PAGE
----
Louisiana 2021-2022 State Budget Plan: Winners and losers

Louisiana House of Representatives
The House meets during the waning days of the 2021 regular session. Photo by Travis Gauthier

This story was first reported by Louisiana Illuminator and republished with permission.

The Louisiana Legislature prioritized roads, bridges and lawmakers’ pet projects in its $43 billion dollar spending plan for the state budget cycle that starts July 1.

Lawmakers’ budget negotiations were easier this year because the state ended up having over $2 billion in unexpected money to spend. In recent years, legislators have had to negotiate spending cuts and tax hikes in order to balance the state’s finances, but this year, they were working with bonus funding. They approved their operating budget two weeks earlier than expected.

The additional cash came from better-than-expected tax revenue. The state anticipates receiving $677 million more in revenue over the next 13 months than it initially expected. The federal government has also provided $1.6 billion in additional funds for economic recovery from the COVID-19 pandemic.

Here’s a list of who is benefitting — and who’s been left out — during the influx of cash:

WINNERS: People fighting for better roads and bridges

Over a third of the $1.6 billion in COVID-19 recovery funding from the federal government will go to road and bridge projects. This includes the widening of Interstates 10, 12 and 20 as well as work on the Jimmie Davis Bridge in the Shreveport area and the Calcasieu River Bridge in the Lake Charles area. There’s millions of dollars in road and bridge projects elsewhere in the budget as well.

WINNER: Superdome

After talking a big game about forcing the Saints and the Louisiana Superdome operators to pay more of their own way, lawmakers have agreed to a plan that cobbles together the $90 million in funding the Superdome’s management company was seeking.

The money will now come through the state bond commission, state construction budget and money the casino Harrah’s New Orleans owes the state government. Some funding is also expected from the state in future years.

Legislators had balked at giving ASM Global — which manages the state-owned Superdome — $90 million earlier in the session, but Gov. John Bel Edwards made the allocation a priority.

The Superdome has stalled on a massive $450 million renovation project due to a lack of funds recently. The $90 million will help that project start moving again, said Jay Dardenne, Louisiana’s commissioner of administration.

Edwards had promised Saints and Pelicans owner Gayle Benson that the state would help cover the cost of the project in exchange for the Saints agreeing to stay in Louisiana for several more years.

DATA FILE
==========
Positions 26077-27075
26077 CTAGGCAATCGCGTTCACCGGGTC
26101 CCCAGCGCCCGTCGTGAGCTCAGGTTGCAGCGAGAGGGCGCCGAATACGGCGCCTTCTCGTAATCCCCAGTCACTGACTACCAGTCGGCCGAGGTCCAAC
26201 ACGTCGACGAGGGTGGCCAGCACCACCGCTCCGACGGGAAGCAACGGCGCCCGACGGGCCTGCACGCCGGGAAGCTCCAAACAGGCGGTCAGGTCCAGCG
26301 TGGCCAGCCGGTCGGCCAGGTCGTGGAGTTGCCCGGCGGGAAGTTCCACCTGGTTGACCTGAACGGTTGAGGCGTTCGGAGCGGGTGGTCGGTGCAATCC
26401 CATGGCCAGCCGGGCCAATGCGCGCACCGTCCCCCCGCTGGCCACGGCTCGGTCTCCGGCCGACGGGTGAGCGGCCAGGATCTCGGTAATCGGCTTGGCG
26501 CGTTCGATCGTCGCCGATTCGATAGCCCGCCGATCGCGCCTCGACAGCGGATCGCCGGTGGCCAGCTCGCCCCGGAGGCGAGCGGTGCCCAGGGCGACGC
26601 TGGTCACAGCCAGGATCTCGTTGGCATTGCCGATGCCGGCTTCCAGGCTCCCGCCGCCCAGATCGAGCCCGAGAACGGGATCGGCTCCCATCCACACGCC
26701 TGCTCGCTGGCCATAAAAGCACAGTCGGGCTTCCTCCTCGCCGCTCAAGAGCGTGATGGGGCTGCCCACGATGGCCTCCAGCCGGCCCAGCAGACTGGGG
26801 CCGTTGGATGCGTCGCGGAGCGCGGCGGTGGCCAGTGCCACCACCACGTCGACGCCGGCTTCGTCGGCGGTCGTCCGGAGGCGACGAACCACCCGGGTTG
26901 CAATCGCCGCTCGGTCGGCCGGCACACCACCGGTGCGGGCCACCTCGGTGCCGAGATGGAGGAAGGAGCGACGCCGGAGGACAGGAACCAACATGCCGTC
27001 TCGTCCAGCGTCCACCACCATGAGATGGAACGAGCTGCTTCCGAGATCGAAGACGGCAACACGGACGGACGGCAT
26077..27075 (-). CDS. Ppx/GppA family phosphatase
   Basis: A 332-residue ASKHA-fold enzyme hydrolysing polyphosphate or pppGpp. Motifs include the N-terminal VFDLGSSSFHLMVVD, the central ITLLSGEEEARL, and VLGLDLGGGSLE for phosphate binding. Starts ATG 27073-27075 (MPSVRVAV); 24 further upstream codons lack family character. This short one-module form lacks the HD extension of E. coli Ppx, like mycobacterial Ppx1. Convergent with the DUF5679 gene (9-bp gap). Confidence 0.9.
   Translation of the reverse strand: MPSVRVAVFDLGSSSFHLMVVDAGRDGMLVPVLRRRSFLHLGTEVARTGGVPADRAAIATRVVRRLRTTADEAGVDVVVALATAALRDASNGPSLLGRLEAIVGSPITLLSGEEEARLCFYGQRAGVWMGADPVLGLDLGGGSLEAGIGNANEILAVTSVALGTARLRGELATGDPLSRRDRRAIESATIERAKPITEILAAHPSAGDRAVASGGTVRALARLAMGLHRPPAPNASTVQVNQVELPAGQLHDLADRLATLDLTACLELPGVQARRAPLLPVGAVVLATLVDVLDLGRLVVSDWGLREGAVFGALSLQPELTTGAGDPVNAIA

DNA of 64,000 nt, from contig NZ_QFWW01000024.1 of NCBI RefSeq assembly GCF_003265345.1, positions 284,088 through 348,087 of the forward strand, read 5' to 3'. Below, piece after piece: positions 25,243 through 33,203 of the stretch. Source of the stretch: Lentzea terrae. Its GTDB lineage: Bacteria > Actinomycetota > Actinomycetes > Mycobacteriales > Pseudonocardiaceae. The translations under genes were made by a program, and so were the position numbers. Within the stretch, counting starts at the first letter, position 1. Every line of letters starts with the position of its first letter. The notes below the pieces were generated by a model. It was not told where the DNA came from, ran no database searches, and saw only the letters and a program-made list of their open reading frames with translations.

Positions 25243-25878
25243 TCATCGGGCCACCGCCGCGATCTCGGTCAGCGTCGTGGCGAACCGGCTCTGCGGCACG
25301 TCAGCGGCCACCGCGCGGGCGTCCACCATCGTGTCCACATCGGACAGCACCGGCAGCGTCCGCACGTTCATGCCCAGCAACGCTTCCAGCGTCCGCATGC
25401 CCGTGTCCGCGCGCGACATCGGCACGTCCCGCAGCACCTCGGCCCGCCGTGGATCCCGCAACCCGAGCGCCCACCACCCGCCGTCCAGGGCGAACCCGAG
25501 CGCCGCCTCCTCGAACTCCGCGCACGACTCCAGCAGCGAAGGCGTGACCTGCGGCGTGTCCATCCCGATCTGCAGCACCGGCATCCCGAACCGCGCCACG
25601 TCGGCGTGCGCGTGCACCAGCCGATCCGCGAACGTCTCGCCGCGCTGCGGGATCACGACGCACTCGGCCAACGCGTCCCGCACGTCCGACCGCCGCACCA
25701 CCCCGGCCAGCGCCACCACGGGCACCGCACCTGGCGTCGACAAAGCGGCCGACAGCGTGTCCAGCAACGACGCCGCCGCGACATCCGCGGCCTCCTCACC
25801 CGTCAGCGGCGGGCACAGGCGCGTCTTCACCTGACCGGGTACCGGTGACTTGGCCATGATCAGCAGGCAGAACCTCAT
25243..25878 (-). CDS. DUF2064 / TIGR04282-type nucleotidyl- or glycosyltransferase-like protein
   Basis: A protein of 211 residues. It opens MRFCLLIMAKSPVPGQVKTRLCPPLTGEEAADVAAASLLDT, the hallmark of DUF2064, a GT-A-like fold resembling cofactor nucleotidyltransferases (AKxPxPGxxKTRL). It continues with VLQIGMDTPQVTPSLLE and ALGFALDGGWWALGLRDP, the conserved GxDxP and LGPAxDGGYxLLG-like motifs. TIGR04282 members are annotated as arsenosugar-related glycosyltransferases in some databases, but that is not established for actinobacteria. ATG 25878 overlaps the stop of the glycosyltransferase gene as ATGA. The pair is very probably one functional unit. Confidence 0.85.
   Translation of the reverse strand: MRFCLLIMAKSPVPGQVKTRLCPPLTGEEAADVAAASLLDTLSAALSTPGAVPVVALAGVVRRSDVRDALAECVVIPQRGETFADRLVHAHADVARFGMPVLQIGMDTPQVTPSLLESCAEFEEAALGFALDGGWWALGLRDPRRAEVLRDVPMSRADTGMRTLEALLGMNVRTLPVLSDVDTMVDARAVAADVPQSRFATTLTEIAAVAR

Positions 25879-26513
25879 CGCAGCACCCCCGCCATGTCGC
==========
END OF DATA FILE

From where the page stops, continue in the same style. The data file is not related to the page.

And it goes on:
LOSER: Medicaid budget

Louisiana’s Medicaid budget is still short $23.8 million in state funding when compared to the budget proposal submitted by the governor. That could result in a reduction of $82.1 million overall, because the state won’t be able to put up all the money needed to draw down federal funds.

It’s hard to know what could be affected by this drop in revenue. The Louisiana Department of Health initially said it would take the money out of allocations given to the safety-net hospitals, but lawmakers have added language to the budget prohibiting a reduction to those hospitals. This means the reduction will have to be absorbed somewhere else in the Medicaid program. It’s not clear where.


The judiciary budget includes funding for all state judges to receive a 2.5 percent raise in the next budget cycle. The judges are in the middle of a series of raises that are expected to happen over five consecutive years. At the end of the raises, their pay will have gone up 12 percent overall, lawmakers said.

WINNERS: Movie theater owners

Legislators have given $4.5 million of their federal COVID-19 recovery money to movie theater operators. Theaters that can demonstrate they lost revenue during the pandemic will receive at least $10,000 for every screen they have.

LOSERS: State Rep. Ray Garofalo and St. Bernard Parish

Garofalo — the only House member to represent St. Bernard Parish — has been feuding with House Speaker Clay Schexnayder, R-Gonzales, over the past several weeks. Schexnayder removed Garofalo as chairman of the House Education Committee, and his local elected officials saw some of their funding removed from the state’s spending plan.

Earlier this month, lawmakers had agreed to give the St. Bernard Sheriff’s Office $1.9 million in funding. That money was taken out of the state budget this week.

WINNERS: Conservatives concerned about state debt

Louisiana lawmakers are using hundreds of millions of the extra dollars they are receiving to pay off federal debt.

They are paying the federal government $400 million to help cover the construction of the post-Hurricane Katrina levee system that protects Orleans, Jefferson, Plaquemine, St. Charles, and St. Bernard parishes. They are also paying off $190 million in loans the state received from the federal government to pay out unemployment benefits during 2020 and 2021.